Category Communication

5 Gutsy Things to Say on Valentine’s Day

It never hurts to tell your partner “I love you” or whisper a romantic compliment to him or her, especially on Valentine’s Day. That said, there are some other, more unexpected things you might also say that could surprise your partner with your unusual maturity and depth. This Valentine’s Day, try sparking some loving conversation with one of the following, at first baffling, statements.

Rethinking “The Divorce Talk”

This article is actually an email I sent to one of my clients who was dreading having "the divorce conversation" with her kids. Like many faced with this daunting task, she assumed her children (both between the ages of 5 and 10) would be devastated by the news. Two days after sending my 8 tips, I received the following response from her: "Thank you SO much for this help! [Spouse's name] and I read it over several times and did just as you laid out-- and all is okay! The kids seem fairly unaffected so far and were happy and excited about xxxxxx's apartment having a pool. Anyway, I guess as far as this talk goes, it was really successful. You pointed out several things I wouldn't have thought about, so thank you. And thanks for always being available and willing to help. You rock!!" The particular 8 tips that I had offered her are included below.

Asking for Permission

When we were young, we asked permission quite often. Can I watch another TV show? Can I be excused? Can I spend the night at Bobby's house? Can I borrow the car? When we had parents or caregivers lording over our choices and freedom, asking permission made perfect sense. Since childhood, you've probably been taught that asking permission was the polite, courteous and appropriate thing to do. After all, it seemed a whole lot more considerate--and ultimately less complicated--than sneaking out of the house or stealing the family car without asking. However, if you're reading this article right now, you're likely no longer living with mom and dad, but nonetheless still haven't fully outgrown this pesky habit of asking permission. Maybe you ask your partner for permission to stay out late with your friends. Or maybe you ask your boss permission to take a day off from work. If you have kids, you may even ask them permission to wipe their face clean or put on their shoes. If so, you're bound to have suffered some of the negative consequences that come from asking permission.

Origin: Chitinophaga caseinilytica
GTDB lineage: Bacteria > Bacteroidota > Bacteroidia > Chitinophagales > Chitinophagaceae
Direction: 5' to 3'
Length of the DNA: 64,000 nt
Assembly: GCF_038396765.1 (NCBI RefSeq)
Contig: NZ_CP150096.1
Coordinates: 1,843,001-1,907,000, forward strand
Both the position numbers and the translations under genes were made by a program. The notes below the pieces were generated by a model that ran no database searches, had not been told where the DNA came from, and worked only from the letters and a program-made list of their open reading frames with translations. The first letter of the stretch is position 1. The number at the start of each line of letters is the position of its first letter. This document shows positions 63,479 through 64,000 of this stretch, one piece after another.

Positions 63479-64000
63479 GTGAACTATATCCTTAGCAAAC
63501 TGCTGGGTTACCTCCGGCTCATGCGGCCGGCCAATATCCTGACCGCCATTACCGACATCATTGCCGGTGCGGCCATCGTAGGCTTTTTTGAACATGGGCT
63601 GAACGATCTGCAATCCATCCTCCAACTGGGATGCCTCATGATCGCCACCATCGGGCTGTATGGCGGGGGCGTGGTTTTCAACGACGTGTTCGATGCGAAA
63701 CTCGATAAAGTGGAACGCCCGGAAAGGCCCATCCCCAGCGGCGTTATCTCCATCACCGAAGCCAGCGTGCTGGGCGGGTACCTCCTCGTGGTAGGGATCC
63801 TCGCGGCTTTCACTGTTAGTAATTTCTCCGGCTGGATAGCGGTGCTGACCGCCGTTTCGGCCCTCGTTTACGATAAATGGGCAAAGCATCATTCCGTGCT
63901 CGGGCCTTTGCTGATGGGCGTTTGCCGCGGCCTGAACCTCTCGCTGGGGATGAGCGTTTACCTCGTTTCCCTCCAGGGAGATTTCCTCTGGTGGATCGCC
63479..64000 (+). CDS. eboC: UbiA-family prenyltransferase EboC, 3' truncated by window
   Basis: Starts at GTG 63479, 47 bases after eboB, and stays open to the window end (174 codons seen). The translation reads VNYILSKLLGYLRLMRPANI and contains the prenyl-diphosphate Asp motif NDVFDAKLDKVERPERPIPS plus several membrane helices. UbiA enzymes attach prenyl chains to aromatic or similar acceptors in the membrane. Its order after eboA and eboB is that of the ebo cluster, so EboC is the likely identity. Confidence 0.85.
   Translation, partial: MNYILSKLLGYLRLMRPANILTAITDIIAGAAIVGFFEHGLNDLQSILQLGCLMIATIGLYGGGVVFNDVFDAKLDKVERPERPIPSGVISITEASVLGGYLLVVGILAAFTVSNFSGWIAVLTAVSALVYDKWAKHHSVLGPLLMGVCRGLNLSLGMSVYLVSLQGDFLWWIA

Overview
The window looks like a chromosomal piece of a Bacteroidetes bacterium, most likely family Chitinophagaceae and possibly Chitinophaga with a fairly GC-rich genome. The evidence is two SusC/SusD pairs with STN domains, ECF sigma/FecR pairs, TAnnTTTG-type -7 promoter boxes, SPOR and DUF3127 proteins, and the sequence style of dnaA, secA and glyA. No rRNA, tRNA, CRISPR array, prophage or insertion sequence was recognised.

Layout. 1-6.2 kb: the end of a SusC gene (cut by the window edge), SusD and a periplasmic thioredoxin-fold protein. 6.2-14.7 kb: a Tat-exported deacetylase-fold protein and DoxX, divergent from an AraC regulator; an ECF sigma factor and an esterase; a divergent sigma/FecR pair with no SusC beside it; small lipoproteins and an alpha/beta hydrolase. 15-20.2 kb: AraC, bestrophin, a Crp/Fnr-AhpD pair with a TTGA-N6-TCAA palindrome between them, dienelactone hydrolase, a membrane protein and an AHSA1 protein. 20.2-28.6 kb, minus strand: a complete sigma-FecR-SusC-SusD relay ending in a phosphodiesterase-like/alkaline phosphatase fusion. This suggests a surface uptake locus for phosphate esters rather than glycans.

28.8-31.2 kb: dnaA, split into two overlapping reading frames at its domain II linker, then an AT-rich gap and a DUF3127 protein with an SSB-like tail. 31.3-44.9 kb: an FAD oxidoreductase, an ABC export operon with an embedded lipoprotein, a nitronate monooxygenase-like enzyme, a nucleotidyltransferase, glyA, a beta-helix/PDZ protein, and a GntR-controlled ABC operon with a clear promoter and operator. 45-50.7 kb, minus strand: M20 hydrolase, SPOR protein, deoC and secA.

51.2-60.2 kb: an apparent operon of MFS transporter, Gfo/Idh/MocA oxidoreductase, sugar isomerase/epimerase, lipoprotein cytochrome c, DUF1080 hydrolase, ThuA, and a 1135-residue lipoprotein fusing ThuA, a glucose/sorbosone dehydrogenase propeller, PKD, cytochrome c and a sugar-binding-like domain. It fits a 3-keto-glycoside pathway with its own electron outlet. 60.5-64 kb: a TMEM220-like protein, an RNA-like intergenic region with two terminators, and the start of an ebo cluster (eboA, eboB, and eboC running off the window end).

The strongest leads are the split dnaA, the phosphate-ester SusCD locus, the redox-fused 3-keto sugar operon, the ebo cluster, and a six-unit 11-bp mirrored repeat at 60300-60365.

Hidden Wisdom from the TV Show Chopped

Life lessons can be found in the most unexpected places sometimes. This particular one comes from a cooking show on The Food Network called Chopped. In each episode, four chefs compete with one another to impress a panel of judges. At the start of each of the three timed rounds that will ultimately determine a winner (appetizer, entrée, dessert), the chefs are given a basket containing four “mystery ingredients”. Once the clock starts, the chefs open their baskets to see, for the first time, which—usually quite peculiar—ingredients they must somehow include in their dishes. Thus the culinary improvisation begins, as time steadily dwindles.

Yo Gabba Gabba, Literally! (The McGurk Effect)

My two-year-old son, like your average American child, rarely goes a day without viewing television, and often quite a bit of it. He watches a show or two when he wakes up in the morning, maybe a full-length animated film in the afternoon, and another program sometime in the evening. With a one-year-old to manage simultaneously, it's not uncommon for my wife and I to occasionally entrust one of our many animated allies with briefly babysitting our toddler. Of course, neither Nemo, Lightning McQueen, nor Buzz Lightyear can change a diaper worth a damn, but they certainly are adept at keeping kids from sticking forks in electrical outlets, which is a plus. My wife and I understand that our sons will be constantly learning from everything they're observing and hearing, so we don't choose our cartoon caretakers lightly. We carefully select only those that will not only entertain and amuse, but will also promote our values of kindness, cooperation, and non-violence. Minimal pushing, shoving, hitting, fighting, shooting, killing, that sort of thing. We aim for sweet, gentle, innocent, nurturing. Too bad we didn't, until just recently, know about The McGurk Effect.